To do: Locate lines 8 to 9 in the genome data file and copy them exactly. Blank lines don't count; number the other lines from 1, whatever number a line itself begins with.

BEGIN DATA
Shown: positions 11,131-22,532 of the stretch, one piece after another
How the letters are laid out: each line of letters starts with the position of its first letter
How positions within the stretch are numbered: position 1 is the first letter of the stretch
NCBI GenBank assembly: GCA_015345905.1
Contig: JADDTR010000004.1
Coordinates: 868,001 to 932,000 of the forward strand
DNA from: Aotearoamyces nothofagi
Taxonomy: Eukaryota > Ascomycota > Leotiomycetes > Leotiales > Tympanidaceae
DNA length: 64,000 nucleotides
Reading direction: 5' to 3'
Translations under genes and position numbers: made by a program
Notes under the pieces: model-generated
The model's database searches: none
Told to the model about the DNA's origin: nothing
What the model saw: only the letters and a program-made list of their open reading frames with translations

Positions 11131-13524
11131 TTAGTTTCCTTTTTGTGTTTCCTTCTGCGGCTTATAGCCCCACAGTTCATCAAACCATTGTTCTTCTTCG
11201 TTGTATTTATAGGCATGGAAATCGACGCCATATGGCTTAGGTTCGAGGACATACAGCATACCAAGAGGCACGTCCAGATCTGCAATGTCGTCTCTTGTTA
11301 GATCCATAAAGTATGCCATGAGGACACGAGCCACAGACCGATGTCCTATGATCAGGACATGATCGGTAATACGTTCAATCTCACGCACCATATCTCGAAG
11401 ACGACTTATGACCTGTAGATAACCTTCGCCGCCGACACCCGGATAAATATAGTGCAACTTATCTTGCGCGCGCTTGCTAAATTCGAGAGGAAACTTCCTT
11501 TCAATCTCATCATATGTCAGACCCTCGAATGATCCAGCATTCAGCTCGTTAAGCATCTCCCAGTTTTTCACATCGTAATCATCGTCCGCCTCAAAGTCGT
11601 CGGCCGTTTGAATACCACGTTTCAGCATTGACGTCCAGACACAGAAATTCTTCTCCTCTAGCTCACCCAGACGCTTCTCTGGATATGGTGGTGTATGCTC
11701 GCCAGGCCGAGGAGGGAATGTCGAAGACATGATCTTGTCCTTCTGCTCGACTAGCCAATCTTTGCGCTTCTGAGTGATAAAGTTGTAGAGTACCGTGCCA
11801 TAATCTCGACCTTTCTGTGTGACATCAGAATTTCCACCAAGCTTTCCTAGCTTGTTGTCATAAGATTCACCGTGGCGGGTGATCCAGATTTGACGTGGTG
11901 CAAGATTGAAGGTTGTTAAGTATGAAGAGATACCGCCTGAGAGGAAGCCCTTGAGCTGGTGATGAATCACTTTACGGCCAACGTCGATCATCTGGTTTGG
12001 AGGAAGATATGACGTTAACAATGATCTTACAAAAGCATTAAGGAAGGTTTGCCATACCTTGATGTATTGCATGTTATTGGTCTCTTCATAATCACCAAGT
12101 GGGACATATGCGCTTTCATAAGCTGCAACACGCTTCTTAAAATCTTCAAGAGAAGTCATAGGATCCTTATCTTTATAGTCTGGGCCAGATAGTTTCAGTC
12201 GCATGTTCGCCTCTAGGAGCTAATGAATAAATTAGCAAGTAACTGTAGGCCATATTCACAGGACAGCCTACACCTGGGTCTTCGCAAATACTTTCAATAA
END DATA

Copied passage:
Taxonomy: Eukaryota > Ascomycota > Leotiomycetes > Leotiales > Tympanidaceae
DNA length: 64,000 nucleotides